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Democratization and Financial Reform in Taiwan: The Political Economy of Bad-Loan Creation


  • Sato, Yukihito


This study shows that many bad loans now burdening Taiwan's financial institutions are interrelated with the society's democratization which started in the late 1980s. Democratization made the local factions and business groups more independent from the Kuomintang government. They acquired more political influence than under the authoritarian regime. These changes induced them to manage their owned financial institutions more arbitrarily and to intervene more frequently in the state-affiliated financial institutions. Moreover they interfered in financial reform and compelled the government to allow many more new banks than it had originally planned. As a result the financial system became more competitive and the qualities of loans deteriorated. Some local factions and business groups exacerbated the situation by establishing banks in order to funnel funds to themselves, sometimes illegally. Thus many bad loans were created as the side effect of democratization.

Suggested Citation

  • Sato, Yukihito, 2002. "Democratization and Financial Reform in Taiwan: The Political Economy of Bad-Loan Creation," The Developing Economies, Institute of Developing Economies, Japan External Trade Organization(JETRO), vol. 40(3), pages 226-251, September.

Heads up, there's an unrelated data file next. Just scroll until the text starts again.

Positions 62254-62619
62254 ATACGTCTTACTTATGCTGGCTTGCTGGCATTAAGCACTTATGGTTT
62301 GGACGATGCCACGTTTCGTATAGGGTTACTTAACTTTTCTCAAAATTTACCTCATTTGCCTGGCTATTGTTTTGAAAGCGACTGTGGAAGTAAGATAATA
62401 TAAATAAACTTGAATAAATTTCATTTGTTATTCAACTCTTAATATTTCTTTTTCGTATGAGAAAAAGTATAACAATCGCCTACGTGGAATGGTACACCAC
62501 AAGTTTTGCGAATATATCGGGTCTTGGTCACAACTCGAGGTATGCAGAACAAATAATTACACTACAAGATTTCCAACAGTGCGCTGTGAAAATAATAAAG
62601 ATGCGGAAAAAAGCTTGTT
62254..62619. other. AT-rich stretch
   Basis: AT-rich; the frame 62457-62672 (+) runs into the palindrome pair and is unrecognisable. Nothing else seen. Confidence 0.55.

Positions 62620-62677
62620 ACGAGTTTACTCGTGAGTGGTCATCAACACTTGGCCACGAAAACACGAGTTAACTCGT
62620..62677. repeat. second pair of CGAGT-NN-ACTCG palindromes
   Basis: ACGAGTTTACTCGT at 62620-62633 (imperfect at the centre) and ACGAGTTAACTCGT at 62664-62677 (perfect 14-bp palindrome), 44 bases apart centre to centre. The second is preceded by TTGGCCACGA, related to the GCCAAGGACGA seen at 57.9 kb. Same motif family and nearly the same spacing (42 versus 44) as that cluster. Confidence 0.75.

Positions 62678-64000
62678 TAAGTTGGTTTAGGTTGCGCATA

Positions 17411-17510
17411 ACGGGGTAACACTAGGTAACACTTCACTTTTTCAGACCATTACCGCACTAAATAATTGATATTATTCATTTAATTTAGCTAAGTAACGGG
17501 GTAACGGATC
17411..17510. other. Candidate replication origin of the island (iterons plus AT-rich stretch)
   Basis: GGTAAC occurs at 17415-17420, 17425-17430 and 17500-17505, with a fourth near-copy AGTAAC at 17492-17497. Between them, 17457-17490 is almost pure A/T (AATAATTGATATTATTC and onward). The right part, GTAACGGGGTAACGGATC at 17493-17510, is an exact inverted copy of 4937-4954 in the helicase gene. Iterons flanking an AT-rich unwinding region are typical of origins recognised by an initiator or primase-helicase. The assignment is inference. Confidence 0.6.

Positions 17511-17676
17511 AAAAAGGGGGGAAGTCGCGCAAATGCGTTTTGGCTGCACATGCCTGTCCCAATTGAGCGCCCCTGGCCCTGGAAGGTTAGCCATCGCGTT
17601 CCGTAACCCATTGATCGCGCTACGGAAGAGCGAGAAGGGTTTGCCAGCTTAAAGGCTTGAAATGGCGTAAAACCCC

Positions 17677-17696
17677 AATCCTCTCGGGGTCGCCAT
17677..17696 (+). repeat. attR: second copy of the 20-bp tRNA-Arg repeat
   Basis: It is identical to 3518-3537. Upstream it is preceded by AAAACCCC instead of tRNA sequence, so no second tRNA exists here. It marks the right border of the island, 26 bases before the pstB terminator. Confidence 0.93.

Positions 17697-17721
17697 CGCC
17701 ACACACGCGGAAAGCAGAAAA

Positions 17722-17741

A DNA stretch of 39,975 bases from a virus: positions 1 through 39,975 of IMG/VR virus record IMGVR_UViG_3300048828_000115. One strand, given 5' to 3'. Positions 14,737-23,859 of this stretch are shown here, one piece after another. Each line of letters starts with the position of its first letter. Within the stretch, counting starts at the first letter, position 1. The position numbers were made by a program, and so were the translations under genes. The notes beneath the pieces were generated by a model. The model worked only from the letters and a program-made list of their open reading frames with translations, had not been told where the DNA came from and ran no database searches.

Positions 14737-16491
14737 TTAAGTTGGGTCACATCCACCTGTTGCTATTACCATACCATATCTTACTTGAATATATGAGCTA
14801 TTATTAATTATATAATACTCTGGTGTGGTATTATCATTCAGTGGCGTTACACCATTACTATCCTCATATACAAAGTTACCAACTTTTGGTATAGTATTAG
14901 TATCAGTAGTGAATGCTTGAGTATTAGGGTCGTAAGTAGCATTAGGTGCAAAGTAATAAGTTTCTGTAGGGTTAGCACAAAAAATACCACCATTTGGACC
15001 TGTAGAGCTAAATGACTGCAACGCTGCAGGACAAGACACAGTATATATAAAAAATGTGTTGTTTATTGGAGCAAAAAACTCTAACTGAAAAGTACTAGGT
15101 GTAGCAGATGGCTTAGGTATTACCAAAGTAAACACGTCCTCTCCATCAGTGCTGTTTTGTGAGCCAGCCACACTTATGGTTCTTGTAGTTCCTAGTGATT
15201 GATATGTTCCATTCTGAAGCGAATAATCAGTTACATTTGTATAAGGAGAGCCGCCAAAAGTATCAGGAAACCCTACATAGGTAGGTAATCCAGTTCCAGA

• Handle: RePEc:jet:deveco:v:40:y:2002:i:3:p:226-251

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    References listed on IDEAS

    1. Chen, Tain-Jy, 1992. "Technical Change and Technical Adaptation of Multinational Firms: The Case of Taiwan's Electronics Industry," Economic Development and Cultural Change, University of Chicago Press, vol. 40(4), pages 867-881, July.
    2. Levy, Brian & Kuo, Wen-Jeng, 1991. "The strategic orientations of firms and the performance of Korea and Taiwan in frontier industries: Lessons from comparative case studies of keyboard and personal computer assembly," World Development, Elsevier, vol. 19(4), pages 363-374, April.
    3. Mody, Ashoka, 1990. "Institutions and Dynamic Comparative Advantage: The Electronics Industry in South Korea and Taiwan," Cambridge Journal of Economics, Oxford University Press, vol. 14(3), pages 291-314, September.
    4. Chen, Tain-Jy & Tang, De-Piao, 1986. "The production characteristics of multinational firms and the effects of tax incentives : The Case of Taiwan's Electronics Industry," Journal of Development Economics, Elsevier, vol. 24(1), pages 119-129, November.
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    More about this item


    Taiwan; Politics; Economy; Democratization; Finance; 台湾; 政治; 経済; 民主化; 金融;

    JEL classification:

    • G2 - Financial Economics - - Financial Institutions and Services


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